1. From Teaching High School Math is Just for Fun Math Posters Bundle! This is a set of fun math posters that you can hang anywhere in your room. Hopefully your students will get a little laugh from the "inside" jokes!  They are fantastic to use as funny launches or hooks for new lessons as well!






2. From Secondary Math Shop we have 8 Standards for Mathematical Practice Posters. This set includes 8 posters (one for each standard) that highlight the standard, some key vocabulary for each standard as well as some questions that students can answer to help direct them to mastery of the practice.  These are fantastic to hang on a bulletin board, use as the launching pad for discussions or many other uses.  There is also a two page handout included for students interactive notebooks or to put in a binder for quick reference.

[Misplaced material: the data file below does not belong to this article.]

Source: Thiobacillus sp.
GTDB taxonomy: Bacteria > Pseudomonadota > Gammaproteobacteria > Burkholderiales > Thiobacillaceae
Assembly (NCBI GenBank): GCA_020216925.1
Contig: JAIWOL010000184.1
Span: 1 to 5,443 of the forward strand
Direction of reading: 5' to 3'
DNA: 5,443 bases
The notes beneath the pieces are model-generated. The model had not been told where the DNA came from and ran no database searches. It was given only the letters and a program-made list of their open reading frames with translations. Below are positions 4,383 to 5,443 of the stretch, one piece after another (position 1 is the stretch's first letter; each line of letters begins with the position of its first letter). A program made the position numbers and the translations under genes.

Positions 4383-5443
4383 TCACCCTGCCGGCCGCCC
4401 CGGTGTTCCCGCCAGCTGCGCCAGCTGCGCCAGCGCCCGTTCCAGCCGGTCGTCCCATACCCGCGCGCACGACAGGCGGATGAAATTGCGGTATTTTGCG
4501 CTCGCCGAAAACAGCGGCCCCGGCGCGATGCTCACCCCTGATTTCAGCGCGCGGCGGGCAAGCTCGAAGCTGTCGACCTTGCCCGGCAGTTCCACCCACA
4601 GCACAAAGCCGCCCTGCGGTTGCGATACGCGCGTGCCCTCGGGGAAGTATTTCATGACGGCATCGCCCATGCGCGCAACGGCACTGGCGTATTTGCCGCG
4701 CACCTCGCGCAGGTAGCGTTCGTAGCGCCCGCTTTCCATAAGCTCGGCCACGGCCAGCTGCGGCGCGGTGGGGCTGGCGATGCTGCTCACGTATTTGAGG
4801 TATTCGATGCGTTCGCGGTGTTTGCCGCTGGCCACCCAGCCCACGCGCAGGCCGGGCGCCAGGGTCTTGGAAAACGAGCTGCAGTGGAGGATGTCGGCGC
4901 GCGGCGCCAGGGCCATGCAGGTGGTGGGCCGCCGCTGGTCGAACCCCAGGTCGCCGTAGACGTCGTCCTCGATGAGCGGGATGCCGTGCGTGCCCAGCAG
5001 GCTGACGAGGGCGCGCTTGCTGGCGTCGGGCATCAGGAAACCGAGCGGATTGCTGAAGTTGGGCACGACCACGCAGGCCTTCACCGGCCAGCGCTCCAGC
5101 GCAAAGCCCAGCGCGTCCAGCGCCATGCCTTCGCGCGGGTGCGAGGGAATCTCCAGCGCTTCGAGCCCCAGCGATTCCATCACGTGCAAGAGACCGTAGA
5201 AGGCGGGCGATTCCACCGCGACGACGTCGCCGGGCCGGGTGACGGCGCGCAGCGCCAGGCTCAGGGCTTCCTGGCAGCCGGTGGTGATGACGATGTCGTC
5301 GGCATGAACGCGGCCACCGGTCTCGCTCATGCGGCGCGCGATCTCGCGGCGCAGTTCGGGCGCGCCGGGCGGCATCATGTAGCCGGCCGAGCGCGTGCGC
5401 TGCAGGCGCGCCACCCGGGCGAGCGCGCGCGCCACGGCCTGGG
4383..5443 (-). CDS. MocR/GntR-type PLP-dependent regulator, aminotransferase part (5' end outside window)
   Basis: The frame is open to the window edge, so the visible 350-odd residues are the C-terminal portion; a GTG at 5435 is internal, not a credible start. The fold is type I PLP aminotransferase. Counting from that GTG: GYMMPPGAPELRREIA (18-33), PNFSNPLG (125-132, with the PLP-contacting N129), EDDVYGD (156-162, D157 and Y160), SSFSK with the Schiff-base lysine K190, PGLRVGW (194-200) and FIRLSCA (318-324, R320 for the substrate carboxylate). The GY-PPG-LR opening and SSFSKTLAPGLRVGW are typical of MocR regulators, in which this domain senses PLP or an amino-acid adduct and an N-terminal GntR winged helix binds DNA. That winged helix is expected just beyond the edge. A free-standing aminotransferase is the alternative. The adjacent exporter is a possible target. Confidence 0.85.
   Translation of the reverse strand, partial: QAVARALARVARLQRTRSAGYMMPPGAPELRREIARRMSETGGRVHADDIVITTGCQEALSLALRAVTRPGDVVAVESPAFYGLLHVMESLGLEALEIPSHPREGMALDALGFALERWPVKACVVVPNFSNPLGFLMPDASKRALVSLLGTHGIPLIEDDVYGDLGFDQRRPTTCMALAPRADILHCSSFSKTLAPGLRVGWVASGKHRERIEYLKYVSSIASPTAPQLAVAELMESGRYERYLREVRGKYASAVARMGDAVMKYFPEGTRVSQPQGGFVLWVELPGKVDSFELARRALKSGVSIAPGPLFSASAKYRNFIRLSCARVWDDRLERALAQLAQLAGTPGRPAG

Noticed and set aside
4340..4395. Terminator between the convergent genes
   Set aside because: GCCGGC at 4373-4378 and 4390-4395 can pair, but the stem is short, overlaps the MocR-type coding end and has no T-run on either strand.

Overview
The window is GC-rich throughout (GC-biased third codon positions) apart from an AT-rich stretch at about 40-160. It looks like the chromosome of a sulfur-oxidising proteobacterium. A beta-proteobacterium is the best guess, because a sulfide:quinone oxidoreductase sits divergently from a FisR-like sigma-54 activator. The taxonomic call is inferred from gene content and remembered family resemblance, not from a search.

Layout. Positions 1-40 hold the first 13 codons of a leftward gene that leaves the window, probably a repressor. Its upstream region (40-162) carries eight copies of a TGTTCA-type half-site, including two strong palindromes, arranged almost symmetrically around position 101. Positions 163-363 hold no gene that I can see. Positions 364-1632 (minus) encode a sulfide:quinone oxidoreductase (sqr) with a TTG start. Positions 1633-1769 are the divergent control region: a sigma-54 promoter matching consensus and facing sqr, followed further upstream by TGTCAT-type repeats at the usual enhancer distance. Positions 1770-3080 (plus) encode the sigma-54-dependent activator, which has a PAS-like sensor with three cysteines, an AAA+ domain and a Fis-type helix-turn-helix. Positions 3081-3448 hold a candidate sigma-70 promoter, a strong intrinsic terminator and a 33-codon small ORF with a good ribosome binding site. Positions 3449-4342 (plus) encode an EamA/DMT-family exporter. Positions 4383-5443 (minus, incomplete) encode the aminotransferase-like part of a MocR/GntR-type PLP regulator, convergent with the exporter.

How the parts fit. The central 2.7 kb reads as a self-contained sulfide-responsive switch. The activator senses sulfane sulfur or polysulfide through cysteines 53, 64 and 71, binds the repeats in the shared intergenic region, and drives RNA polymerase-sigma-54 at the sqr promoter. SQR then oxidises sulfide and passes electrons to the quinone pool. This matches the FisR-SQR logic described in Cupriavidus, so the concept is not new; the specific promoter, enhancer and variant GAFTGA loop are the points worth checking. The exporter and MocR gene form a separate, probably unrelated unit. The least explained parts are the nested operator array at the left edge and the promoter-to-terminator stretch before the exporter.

3. From Scaffolded Math and Science is their Task Card World Trip. This download is a fun addition to any task cards you use in any class. It can be added to task cards that are being used as test prep, completed on days leading up to a holiday break (hard to focus!), or anytime you'd like to add a layer of friendly competition to your task cards activity. As students complete each task card, they move their avatar to the next world destination, eventually making their way back home. Each student can start on a different task card (and correlating destination card) so that each student's "home" is different. This allows you to print just one or two sets of task cards instead of a set for each student. My students get extra motivated when they can see their progress as their avatar moves along the board!


4. From To The Square Inch - Kate Bing Coners is Math Classroom Decor Pack Number Lines, Posters and Signs. Many students have learned to dread math class, so it is important to welcome them and create a great environment for them to learn in! This pack includes everything you need to make your math classroom inviting and functional. Included in this pack: * -20 to 20 bright chevron number line (can be constructed to include any numbers your want!)